A 57-year-old asymptomatic man was found to have multiple intestinal masses by computed tomography (CT) done as part of his routine medical examination in December 2011. Surgical resection (R0) was performed in December 2011. The resected specimen consisted of a mass measuring 10.0 ×10.0 cm in maximal diameter. Final pathologic diagnosis revealed a high-risk GIST according to the Armed Forces Institute of Pathology (AFIP) criteria (12). The patient was not treated with adjuvant treatment after surgery in the local hospital because he had difficulty paying for adjuvant imatinib therapy. On routine follow-up visit in May 2012, local recurrence and metastasis were confirmed by imaging. He was then referred to West China Hospital in May 2012.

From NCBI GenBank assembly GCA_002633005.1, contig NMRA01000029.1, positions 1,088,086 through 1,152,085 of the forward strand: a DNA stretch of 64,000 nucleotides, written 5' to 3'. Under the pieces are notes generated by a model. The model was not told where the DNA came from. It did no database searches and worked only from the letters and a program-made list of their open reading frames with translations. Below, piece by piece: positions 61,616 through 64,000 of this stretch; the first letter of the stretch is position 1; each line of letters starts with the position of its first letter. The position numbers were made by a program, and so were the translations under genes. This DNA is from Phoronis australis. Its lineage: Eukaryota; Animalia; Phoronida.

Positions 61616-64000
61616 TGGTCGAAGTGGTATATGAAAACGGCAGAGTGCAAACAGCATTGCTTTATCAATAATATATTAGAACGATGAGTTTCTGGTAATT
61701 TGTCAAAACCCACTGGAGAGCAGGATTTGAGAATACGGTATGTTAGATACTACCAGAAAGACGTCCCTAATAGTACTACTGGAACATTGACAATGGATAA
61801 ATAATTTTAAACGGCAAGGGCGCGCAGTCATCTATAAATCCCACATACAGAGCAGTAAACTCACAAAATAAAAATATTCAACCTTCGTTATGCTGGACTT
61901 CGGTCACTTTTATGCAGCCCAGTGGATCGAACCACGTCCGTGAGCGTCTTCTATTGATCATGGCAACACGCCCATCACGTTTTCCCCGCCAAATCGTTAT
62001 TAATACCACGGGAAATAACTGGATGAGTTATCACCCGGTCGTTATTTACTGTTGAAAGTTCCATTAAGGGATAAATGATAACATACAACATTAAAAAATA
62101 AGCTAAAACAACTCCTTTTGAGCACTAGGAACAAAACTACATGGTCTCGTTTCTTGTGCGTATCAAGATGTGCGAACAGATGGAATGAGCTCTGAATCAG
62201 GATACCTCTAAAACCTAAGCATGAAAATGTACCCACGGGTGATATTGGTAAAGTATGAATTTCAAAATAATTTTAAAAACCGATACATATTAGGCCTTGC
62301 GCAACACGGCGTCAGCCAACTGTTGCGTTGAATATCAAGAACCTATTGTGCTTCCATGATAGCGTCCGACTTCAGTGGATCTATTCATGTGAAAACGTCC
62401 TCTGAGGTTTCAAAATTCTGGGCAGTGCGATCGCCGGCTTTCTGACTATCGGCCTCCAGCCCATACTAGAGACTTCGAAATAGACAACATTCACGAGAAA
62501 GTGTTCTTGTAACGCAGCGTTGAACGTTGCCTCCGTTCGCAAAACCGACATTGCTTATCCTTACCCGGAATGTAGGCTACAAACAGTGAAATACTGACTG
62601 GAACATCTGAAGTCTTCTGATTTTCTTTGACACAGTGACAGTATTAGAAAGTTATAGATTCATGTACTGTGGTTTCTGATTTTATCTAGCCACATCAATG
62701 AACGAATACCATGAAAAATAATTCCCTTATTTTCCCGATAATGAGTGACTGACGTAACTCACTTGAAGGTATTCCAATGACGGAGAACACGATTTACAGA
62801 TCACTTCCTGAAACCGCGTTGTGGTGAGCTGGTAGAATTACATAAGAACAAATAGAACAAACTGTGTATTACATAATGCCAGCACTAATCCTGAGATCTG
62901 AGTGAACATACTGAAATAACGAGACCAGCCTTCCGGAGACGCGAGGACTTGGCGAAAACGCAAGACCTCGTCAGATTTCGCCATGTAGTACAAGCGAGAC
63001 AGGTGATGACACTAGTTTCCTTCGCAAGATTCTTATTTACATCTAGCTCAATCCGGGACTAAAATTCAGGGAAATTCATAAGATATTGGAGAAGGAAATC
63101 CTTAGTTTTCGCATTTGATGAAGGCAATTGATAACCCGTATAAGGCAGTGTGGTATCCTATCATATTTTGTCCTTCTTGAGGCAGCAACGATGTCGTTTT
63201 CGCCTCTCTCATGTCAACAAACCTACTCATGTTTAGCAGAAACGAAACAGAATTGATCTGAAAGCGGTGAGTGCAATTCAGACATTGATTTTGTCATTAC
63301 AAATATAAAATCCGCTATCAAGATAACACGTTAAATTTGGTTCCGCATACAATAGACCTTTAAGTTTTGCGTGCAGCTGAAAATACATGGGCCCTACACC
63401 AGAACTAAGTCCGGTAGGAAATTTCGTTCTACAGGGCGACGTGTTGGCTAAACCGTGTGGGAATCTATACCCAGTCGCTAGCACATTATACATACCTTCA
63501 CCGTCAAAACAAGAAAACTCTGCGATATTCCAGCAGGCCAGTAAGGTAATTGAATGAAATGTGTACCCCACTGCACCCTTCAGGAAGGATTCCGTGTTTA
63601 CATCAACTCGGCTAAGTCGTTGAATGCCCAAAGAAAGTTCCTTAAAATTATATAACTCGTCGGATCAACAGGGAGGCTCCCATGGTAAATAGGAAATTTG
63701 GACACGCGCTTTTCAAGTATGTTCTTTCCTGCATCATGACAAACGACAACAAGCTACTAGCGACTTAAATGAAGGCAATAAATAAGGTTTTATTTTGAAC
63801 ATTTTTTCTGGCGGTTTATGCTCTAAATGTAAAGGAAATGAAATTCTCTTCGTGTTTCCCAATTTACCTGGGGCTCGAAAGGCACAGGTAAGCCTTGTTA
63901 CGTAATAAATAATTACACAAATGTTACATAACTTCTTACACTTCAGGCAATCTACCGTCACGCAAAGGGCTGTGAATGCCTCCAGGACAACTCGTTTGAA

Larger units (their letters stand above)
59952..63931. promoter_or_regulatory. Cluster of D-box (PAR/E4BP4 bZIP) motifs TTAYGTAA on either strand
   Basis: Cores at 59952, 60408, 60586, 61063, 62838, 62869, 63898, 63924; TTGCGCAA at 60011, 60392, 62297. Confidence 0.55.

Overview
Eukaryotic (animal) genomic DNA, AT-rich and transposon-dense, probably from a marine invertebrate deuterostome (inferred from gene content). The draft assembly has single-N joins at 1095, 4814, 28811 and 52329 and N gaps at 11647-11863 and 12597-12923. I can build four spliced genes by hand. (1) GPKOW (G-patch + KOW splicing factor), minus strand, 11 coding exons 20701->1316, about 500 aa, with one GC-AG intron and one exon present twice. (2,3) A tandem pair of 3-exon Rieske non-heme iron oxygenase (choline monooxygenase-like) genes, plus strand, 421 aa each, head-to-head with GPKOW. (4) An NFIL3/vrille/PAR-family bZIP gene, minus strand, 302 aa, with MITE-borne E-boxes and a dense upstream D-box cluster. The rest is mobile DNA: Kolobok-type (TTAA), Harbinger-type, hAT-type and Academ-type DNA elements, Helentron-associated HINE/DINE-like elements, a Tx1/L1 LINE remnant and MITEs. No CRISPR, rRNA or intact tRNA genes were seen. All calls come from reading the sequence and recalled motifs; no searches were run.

Beginning in May 2012, this patient received first-line imatinib orally with a dose of 400 mg/day resulting in a partial response. Disease progression occurred after the continuation of imatinib for 54 months. The patient was then treated with cytoreductive surgery combined with imatinib and showed a PFS of 7 months. New biopsy of an abdominal metastasis yielded a KIT mutation in exon 11 as well as in KIT exon 13 (V654A), confirming the clinical observation of secondary imatinib resistance (13). In May 2017, this patient received second-line sunitinib. After 11 months of treatment, sunitinib was discontinued due to disease progression. The patient refused biopsy for additional mutational analysis for personal reasons.